Wired - October 2003
Graffiti is art. Throughout the world evocative urban hieroglyphics shine fluorescent and vibrant from stucco walls, freeway overpasses, and howling commuter trains. Artists with monikers like “Exist” and “Cornbread” approach legendary status within an underground culture as their work becomes illicitly ubiquitous. But each year, graffiti causes $8 billion in damage nationwide. It lowers property values and can lead to theft and violence. Graffiti is a crime.
Arthur Devine, father of the gigabyte hard drive, harbors an extreme distaste for graffiti that has driven him to invention. At the behest of civic leaders desperate to stem the Technicolor tide of taggers, Devine created Taggertrap. His futuristic alarm system is an amalgam of wireless sensors, miniature DV cameras, cell phones, and GPS technology that detects the sibilant hiss of aerosol at a range of 200 feet. “The tagger, when he pushes down on the spray can, he’s calling the police,” explains George Lerg, co-founder of Traptec, the Southern California based company responsible for the technology. The “Stinger” model is portable, discreet, and presents an ominous threat to artistic criminals. During recent embryonic field tests in San Diego County, six youth were caught in the act.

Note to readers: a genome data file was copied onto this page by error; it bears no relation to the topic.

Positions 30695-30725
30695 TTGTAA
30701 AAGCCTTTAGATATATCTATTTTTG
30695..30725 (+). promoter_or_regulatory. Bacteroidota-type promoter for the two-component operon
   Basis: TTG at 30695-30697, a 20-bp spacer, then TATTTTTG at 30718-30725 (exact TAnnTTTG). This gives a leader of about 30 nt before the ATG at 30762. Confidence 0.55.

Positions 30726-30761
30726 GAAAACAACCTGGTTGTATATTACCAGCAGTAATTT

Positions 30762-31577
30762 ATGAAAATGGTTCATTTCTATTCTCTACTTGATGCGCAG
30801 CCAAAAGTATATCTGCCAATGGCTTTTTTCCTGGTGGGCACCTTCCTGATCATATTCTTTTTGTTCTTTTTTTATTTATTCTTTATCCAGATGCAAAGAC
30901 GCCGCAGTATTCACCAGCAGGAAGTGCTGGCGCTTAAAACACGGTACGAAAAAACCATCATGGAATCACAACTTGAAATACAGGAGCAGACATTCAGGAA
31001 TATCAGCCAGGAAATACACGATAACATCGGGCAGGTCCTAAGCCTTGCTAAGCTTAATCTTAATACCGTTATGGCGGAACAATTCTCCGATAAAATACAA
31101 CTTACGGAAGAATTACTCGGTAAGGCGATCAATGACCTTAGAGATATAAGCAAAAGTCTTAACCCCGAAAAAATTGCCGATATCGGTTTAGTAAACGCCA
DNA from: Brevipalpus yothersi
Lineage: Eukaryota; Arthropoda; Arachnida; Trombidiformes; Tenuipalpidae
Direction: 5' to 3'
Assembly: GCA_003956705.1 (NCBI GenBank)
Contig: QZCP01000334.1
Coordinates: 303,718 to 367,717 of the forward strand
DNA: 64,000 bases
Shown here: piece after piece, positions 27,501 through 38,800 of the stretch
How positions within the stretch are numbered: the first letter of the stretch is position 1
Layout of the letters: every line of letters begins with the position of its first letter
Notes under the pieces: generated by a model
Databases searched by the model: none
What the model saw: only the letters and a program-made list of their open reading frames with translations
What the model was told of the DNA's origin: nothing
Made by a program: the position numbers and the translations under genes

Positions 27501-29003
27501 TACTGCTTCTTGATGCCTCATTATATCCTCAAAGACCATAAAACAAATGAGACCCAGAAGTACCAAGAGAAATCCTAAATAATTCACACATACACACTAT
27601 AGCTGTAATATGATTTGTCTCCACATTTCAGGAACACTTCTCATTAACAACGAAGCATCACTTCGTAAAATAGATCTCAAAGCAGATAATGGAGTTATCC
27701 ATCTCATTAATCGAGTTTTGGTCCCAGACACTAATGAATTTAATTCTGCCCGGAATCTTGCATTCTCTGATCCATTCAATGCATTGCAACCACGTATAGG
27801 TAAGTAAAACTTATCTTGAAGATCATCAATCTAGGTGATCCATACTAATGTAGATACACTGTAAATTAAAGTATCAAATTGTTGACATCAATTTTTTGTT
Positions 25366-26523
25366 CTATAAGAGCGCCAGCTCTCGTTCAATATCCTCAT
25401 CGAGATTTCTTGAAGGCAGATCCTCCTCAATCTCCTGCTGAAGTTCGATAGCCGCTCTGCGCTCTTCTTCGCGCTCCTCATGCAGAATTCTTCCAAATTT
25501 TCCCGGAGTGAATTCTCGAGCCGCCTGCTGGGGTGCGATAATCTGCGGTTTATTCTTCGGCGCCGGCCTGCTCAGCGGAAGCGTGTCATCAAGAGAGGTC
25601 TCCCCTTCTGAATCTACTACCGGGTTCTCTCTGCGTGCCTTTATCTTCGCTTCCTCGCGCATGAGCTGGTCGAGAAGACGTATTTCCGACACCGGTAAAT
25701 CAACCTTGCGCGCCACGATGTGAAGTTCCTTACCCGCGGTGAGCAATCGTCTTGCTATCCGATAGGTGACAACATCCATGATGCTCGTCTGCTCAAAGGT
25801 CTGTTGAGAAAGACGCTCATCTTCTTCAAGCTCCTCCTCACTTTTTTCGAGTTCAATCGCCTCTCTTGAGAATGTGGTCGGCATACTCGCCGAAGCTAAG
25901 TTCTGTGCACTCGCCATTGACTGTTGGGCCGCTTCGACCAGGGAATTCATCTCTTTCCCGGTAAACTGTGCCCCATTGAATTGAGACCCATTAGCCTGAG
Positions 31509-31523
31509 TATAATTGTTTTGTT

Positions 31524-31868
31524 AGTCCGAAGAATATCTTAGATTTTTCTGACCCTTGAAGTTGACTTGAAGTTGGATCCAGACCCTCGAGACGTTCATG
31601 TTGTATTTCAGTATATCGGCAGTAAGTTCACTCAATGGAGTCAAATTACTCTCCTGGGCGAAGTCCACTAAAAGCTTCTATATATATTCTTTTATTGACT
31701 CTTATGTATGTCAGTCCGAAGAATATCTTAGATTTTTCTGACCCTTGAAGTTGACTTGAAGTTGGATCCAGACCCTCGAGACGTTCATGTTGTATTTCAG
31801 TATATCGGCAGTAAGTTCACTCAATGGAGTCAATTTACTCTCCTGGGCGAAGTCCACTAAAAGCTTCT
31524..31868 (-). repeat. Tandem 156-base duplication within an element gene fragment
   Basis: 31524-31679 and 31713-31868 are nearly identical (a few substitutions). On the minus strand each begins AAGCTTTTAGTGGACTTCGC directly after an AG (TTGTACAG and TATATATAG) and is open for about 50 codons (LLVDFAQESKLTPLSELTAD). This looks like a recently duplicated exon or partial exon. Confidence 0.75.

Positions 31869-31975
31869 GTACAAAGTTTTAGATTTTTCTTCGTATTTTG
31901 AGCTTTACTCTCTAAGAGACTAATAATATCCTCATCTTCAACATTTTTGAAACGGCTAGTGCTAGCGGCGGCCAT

The technological revolution is rooted in the free flow of information. Taggertrap’s allure comes from the system’s ability to communicate accurate information instantly. Lost in the quest for cleanliness, however, is the fact that graffiti is simply an alternative and dynamic display of knowledge.